I have some posts to write, most likely on Thursday, about climate change. I'm loaded with information on the topic, having attended the Metcalf Institute's climate change seminar for journalists last week.
For now let me get back on the blogging track with this about state government:
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I don't think this is going to work.
Gov. Jay Inslee has unveiled "Results Washington," a way to measure how well the state government is meeting certain goals laid out by, well, the government.
This item on Washington State Wire nicely summarizes the program and offers a critique.
Here's an excerpt from the "Wire" story that gets to the nut of it:
"Basically, the whole thing is about measurements. Results Washington establishes five goals for state government, and all of them have sort of a motherhood-and-apple-pie sound. A world-class education system, a prosperous economy, sustainable energy and a clean environment, healthy and safe communities, and effective, efficient and accountable government. Odds are no one would quibble with any of them.
"But what the strategic planning process does is to establish benchmarks by which the state might measure its progress. The goals are broken down into subcategories. Then out come the measuring sticks. Under transparency and accountability in government, for example, one goal is to increase the percentage of agencies and higher education institutions posting contract data on the Web from zero percent to 100 percent by 2015. And so on."
The project, as the report says, aims "to bring business principles to the public’s business." This old saw I once heard a lot more from Republicans, but it has become politically neutered and equally accessible to the GOP and Democrats, from Inslee to Barack Obama. (The president even used an analogy so familiar to me from listening to the speeches of conservative politicians. From the January 2011 State of the Union speech: “Every day families sacrifice to live within their means. They deserve a government that does the same.”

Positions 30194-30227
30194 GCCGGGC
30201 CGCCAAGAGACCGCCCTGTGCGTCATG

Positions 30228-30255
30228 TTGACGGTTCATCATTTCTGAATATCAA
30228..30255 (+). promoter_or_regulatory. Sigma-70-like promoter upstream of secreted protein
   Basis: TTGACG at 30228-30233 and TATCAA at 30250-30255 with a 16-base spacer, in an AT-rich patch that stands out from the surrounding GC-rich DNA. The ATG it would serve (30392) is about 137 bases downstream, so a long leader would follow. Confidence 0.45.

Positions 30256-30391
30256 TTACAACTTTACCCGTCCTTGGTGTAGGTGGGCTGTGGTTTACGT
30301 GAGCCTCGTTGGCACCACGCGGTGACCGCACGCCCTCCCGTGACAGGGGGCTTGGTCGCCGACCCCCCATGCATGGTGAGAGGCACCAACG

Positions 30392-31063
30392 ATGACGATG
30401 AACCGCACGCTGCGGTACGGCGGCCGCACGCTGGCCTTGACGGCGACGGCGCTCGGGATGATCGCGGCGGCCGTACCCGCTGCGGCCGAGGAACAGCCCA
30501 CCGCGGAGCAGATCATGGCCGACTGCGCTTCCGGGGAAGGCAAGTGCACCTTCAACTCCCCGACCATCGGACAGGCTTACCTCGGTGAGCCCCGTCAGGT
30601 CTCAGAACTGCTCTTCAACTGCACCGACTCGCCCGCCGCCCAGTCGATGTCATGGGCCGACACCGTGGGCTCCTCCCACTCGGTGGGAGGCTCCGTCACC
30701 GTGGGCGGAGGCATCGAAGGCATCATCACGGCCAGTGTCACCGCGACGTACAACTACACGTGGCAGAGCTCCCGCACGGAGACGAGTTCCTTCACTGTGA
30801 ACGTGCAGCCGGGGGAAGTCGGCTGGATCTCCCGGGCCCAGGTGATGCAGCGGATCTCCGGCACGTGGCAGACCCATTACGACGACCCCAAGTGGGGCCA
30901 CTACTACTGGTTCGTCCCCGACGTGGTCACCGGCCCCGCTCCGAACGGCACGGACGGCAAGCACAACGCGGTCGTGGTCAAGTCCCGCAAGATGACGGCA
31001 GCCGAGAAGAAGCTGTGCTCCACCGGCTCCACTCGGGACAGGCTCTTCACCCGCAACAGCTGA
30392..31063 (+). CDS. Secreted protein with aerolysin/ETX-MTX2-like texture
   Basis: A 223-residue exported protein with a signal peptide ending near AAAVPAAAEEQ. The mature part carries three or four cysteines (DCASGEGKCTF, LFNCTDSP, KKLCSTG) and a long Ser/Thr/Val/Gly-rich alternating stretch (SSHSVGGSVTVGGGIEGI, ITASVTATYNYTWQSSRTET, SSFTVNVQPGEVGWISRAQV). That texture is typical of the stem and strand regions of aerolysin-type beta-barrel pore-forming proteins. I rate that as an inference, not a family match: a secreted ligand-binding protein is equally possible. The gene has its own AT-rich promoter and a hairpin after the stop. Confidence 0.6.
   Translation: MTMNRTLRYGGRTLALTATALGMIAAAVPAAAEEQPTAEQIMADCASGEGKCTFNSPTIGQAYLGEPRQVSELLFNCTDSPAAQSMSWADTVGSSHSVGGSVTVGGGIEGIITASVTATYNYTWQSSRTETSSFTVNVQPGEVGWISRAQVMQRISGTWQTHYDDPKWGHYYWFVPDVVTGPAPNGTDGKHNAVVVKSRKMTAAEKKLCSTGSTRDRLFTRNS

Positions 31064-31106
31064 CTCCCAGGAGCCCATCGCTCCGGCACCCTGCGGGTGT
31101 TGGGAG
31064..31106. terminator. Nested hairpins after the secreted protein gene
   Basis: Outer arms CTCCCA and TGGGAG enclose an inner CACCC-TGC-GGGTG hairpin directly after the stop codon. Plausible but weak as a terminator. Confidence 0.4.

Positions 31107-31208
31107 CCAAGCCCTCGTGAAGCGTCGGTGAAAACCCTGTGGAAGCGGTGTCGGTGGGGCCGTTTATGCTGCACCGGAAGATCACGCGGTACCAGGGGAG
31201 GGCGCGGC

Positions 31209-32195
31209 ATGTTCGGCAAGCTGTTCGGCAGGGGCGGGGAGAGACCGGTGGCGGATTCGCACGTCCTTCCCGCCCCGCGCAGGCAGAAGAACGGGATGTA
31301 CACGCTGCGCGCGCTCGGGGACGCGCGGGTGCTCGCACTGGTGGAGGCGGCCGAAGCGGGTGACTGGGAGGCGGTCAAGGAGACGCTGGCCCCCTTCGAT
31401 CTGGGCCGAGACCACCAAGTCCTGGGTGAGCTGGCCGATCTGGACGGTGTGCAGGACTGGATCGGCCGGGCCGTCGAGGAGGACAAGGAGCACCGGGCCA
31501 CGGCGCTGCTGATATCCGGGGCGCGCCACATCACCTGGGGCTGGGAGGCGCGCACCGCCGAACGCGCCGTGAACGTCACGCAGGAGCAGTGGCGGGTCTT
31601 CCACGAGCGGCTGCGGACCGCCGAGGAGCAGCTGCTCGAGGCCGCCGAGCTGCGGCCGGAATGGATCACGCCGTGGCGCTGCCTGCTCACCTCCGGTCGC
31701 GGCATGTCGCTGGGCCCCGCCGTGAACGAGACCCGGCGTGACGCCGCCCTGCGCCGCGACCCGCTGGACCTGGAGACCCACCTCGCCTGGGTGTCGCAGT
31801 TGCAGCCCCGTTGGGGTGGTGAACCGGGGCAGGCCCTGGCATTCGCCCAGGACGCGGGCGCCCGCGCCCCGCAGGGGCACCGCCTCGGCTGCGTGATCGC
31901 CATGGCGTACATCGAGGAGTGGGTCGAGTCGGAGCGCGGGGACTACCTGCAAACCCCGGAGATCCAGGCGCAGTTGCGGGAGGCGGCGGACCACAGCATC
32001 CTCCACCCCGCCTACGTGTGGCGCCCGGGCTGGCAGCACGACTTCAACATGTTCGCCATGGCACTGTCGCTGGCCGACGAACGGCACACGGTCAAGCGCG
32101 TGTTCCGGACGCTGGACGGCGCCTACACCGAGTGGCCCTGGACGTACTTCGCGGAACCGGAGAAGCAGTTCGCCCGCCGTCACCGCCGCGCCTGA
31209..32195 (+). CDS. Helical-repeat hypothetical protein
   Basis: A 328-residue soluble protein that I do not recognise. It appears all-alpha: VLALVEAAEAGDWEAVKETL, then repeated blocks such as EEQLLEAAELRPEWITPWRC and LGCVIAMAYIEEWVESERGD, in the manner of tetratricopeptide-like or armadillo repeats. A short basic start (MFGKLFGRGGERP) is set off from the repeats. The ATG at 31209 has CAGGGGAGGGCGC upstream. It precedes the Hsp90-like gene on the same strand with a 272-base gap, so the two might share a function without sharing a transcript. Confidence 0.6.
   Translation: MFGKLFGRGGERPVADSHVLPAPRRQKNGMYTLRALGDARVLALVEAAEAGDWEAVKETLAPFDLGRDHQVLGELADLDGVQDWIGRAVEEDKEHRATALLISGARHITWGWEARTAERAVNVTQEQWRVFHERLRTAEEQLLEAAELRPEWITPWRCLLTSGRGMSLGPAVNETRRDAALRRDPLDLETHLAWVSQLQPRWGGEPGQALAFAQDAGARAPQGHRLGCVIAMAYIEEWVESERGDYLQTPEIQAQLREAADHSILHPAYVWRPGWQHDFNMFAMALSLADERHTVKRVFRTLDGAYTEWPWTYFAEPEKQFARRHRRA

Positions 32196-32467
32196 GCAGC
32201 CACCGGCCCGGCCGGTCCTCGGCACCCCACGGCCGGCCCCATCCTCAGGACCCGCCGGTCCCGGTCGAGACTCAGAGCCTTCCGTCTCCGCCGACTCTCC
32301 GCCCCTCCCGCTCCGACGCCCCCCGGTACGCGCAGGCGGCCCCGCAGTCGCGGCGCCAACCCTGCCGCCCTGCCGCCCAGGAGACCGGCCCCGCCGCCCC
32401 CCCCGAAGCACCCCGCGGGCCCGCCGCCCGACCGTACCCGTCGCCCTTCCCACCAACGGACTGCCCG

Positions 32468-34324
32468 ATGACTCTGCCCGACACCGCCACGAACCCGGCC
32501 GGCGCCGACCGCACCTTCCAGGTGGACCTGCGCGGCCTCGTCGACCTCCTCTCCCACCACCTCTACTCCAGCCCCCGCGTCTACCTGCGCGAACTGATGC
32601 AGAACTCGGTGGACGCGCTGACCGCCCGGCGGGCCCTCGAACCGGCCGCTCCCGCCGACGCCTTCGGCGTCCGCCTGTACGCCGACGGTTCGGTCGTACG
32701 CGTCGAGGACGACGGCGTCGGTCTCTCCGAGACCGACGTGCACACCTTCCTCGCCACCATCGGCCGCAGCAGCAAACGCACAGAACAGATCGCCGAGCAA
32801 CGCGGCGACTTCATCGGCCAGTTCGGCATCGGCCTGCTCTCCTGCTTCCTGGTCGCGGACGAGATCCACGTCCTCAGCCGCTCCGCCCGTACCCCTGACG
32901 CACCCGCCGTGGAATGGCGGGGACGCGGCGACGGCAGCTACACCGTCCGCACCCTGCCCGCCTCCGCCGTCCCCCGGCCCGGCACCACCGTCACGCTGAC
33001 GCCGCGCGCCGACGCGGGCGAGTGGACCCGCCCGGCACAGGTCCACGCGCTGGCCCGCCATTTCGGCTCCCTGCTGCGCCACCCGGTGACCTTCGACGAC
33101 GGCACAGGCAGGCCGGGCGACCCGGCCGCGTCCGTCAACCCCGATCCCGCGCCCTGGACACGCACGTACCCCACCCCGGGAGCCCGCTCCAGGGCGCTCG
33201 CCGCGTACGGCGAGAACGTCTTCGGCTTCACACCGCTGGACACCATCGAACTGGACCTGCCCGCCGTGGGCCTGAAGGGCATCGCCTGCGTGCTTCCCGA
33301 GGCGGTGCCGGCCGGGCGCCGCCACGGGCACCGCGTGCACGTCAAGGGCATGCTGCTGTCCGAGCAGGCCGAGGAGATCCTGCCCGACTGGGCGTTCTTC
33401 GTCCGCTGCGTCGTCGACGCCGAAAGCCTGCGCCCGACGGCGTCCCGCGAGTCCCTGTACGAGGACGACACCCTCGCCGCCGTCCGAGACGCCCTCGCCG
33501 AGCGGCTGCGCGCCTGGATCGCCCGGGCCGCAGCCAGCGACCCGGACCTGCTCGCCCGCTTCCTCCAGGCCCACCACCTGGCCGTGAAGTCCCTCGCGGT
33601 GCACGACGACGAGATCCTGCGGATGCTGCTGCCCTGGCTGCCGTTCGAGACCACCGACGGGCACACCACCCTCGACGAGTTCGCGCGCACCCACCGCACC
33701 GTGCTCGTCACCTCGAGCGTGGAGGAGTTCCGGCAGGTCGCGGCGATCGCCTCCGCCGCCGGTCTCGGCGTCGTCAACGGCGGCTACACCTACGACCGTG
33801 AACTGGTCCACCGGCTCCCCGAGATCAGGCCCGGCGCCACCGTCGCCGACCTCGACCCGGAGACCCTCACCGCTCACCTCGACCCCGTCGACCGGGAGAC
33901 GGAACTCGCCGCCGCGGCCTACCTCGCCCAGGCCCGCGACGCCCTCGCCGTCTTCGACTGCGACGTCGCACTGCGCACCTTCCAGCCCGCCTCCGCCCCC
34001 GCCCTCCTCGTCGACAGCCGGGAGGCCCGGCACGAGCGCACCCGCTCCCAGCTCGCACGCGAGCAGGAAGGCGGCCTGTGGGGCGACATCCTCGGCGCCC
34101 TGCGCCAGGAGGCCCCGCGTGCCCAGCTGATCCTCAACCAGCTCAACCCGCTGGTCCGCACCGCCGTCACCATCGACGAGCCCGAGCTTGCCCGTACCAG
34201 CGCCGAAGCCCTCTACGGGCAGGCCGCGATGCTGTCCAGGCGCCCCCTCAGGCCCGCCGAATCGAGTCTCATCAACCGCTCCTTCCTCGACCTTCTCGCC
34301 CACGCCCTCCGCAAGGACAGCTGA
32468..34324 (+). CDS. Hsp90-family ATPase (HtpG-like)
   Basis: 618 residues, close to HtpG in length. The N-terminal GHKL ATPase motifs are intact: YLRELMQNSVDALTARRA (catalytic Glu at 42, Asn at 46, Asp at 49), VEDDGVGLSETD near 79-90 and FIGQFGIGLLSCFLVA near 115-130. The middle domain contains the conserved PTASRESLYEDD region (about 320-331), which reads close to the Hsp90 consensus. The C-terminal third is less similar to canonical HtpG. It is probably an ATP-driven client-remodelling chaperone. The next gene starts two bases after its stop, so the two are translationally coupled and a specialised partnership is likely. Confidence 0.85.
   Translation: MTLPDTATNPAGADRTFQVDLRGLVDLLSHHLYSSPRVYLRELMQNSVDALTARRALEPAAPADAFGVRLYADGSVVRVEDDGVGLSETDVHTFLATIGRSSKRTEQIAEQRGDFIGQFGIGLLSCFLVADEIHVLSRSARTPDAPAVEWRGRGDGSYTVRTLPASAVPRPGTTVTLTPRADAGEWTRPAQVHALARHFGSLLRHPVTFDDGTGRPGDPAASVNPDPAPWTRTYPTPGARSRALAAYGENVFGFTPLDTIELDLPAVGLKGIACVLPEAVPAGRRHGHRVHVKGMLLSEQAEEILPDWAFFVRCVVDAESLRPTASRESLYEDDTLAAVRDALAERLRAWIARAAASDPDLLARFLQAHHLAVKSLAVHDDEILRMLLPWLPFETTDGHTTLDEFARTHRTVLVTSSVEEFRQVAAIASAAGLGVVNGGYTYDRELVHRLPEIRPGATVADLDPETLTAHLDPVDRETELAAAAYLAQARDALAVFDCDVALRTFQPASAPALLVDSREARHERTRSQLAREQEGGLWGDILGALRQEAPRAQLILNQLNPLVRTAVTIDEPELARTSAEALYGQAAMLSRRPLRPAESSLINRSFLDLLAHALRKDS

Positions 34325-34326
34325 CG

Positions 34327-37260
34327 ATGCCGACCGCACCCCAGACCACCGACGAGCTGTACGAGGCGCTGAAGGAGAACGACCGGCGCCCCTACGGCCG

Sure, I suppose some good can come from state agencies achieving certain well-intentioned goals. But I have seen nothing about such a micro-level tracking of the state Legislature's results. Why not give a legislator negative points for saying he'll reach across the aisle when the next thing he does is a calculated move to serve his caucus' interest? How about giving points for voting for a bill that has elements one doesn't approve of, rather than standing stubbornly on an airy principle? (In case we have forgotten, there's a word for that: compromise.)
Those of you on Twitter (or those who can get on that social medium between now and tomorrow morning) can participate directly in the governor's "Results" effort. The governor and his team are holding a "Twitter town hall" 10 to 11 a.m., where residents can make suggestions and ask questions. Follow along or chime in at @GovInslee or #ResultsWA.
The gov's office sent out a press release today about the town hall:
Gov. Inslee, Results Washington team to host Twitter town hall
Governor seeks citizen input on state’s new performance management system
OLYMPIA -- Gov. Inslee and his new performance management team at Results Washington will host an hourlong #ResultsWA Twitter Town Hall to give citizens a unique opportunity to talk about ways to improve state government.
The Twitter town hall will be conducted Thursday, Sept. 12, from 10-11 a.m. People are invited to tweet their questions and ideas to @GovInslee and the Results Washington team.
"I’ve said from day one of my administration that I was committed to launching an innovative approach to make government more efficient, more effective and more transparent. Results Washington will do just that," said Inslee. "This is an effort driven by the priorities of Washingtonians. I’m looking forward to chatting with people online and learning about everyone’s ideas on how we can better serve those who live and do business in our state."
The governor and Results Washington team will be on hand to answer questions about the launch of Results Washington, Inslee’s performance management system for making state government more efficient, effective and accountable across five areas, including education and the economy.
The online town hall represents one of many opportunities people will have to participate and provide feedback on how Results Washington measures progress in the areas that Washingtonians care about. Questions that demand more than 140 characters will be more fully answered on the results.wa.gov website early next week.
Watch or participate in the #ResultsWA event by following @GovInslee. Questions should be tweeted with the hashtag #ResultsWA.
Visit www.results.wa.gov for detailed information about Inslee’s proposed goals and performance measures.